You are not permitted to download, save or email this image. Visit image gallery to purchase the image.
The issue was raised at a finance and strategy committee meeting on Monday by Cr Fliss Butcher, who asked for a response to earlier questions she had asked.
In April, it emerged private-sector funding being raised by the sale of stadium seats could amount to $10 million more than required by the Carisbrook Stadium Trust.
The trust has to raise $45.5 million but a possible total, if all "seating products" were sold, is $56.2 million.
So far, $33.2 million has been raised.
Cr Butcher asked in April, and again this week, if any extra funding could be returned to ratepayers.
Trust chairman Malcolm Farry repeated the trust's view on the issue - it would be "very concerned" if the council did this.
However, he accepted it was the council's decision.
Mr Farry said he expected there would be "embellishments" Dunedin Venues Management Ltd (DVML), the company that will run the stadium, would like to make to the new stadium.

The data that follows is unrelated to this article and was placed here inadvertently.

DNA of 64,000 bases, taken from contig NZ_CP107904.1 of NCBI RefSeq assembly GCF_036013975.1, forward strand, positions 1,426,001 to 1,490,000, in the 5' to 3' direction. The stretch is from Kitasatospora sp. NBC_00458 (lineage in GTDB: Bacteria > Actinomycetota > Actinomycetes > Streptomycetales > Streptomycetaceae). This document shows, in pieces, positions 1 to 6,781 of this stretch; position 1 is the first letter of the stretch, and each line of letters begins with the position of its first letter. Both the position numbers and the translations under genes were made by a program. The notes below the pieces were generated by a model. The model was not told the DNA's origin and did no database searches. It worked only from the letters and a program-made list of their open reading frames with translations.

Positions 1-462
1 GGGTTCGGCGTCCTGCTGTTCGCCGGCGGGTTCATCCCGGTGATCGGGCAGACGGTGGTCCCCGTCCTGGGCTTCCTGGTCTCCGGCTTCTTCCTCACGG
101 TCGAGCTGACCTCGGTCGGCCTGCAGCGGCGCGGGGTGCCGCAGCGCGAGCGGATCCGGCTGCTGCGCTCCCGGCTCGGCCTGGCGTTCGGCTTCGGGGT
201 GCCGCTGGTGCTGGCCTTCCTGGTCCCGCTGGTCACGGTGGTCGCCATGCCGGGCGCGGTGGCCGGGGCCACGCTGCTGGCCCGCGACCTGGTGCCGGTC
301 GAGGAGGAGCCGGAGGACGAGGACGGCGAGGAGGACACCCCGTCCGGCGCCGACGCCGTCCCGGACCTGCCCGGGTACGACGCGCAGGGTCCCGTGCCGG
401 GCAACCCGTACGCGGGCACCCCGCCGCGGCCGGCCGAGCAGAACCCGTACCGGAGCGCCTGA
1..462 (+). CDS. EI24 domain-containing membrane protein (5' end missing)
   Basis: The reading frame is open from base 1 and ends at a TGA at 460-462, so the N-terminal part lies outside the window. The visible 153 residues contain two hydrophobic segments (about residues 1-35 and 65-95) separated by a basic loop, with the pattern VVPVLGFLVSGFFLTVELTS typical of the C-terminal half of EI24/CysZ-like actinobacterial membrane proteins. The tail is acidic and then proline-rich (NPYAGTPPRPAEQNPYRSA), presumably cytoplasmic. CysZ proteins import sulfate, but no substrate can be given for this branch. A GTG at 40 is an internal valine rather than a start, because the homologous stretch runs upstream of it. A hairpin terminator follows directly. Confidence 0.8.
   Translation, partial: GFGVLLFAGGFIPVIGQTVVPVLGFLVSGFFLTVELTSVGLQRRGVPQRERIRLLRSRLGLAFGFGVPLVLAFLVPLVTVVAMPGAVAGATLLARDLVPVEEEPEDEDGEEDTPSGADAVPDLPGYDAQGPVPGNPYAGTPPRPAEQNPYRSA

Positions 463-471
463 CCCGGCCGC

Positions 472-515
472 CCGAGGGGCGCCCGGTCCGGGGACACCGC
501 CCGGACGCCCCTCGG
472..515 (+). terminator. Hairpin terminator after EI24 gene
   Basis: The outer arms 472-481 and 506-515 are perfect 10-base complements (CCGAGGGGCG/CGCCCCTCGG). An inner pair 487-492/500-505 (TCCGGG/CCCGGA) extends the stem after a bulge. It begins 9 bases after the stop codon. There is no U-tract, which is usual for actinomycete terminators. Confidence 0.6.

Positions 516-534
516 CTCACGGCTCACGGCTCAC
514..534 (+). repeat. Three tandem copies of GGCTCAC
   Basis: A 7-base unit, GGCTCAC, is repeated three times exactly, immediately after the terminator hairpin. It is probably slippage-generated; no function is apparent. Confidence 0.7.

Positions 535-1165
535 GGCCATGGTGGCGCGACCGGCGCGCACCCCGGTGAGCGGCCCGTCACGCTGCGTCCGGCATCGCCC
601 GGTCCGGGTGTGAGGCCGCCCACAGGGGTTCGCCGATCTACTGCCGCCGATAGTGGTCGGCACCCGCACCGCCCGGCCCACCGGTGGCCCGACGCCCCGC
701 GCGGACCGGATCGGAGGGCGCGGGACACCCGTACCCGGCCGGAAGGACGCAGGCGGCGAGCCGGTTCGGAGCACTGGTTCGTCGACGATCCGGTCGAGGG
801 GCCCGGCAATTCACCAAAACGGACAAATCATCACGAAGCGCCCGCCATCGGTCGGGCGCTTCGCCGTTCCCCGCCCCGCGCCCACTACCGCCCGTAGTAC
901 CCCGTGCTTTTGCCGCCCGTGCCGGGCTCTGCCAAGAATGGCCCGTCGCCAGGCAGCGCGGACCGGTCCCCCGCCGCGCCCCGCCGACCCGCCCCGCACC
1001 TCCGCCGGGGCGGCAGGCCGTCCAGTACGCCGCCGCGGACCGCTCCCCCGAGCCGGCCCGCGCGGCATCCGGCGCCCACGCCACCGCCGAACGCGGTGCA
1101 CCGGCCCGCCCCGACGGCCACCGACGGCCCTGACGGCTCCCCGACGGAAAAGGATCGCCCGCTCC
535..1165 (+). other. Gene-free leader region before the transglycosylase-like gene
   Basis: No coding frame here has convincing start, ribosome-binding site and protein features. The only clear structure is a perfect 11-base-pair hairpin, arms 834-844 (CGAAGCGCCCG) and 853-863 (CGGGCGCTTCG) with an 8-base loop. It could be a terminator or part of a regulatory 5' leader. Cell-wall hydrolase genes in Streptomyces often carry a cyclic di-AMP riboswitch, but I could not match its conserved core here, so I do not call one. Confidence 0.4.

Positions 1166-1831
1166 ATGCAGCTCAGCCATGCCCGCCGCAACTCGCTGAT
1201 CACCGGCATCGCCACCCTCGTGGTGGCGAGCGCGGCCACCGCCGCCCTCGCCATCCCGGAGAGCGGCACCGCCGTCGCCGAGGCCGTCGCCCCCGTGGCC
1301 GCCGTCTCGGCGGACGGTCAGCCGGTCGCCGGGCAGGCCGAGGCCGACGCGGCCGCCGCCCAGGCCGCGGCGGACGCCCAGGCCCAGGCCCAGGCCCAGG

He said yesterday there were "great opportunities" for technology at the facility.
"The CST never budgeted for a Rolls-Royce, but a good Ford or Toyota," he told the meeting.
DVML chief executive David Davies confirmed to the Otago Daily Times recently he was still working on organising a scoreboard for the stadium.
Committee chairman Richard Walls said he would discuss the issue with staff, and Cr Butcher said she hoped to see a report on the issue and a vote at the next committee meeting.
Cr Butcher also asked if schools and community groups would be able to use the stadium free of charge, and was told by DVML commercial director Guy Hedderwick community engagement was the most important thing the company did.
Cr Walls said he would like to see a separate report on that matter.
During what was at times a heated debate, Cr Michael Guest said councillors who had always opposed the stadium were asking "ridiculous questions".
He claimed they had "brought their own photographer", referring to a member of the media covering the debate, but later withdrew the accusation.
Cr Walls noted it was "silly season", or election time.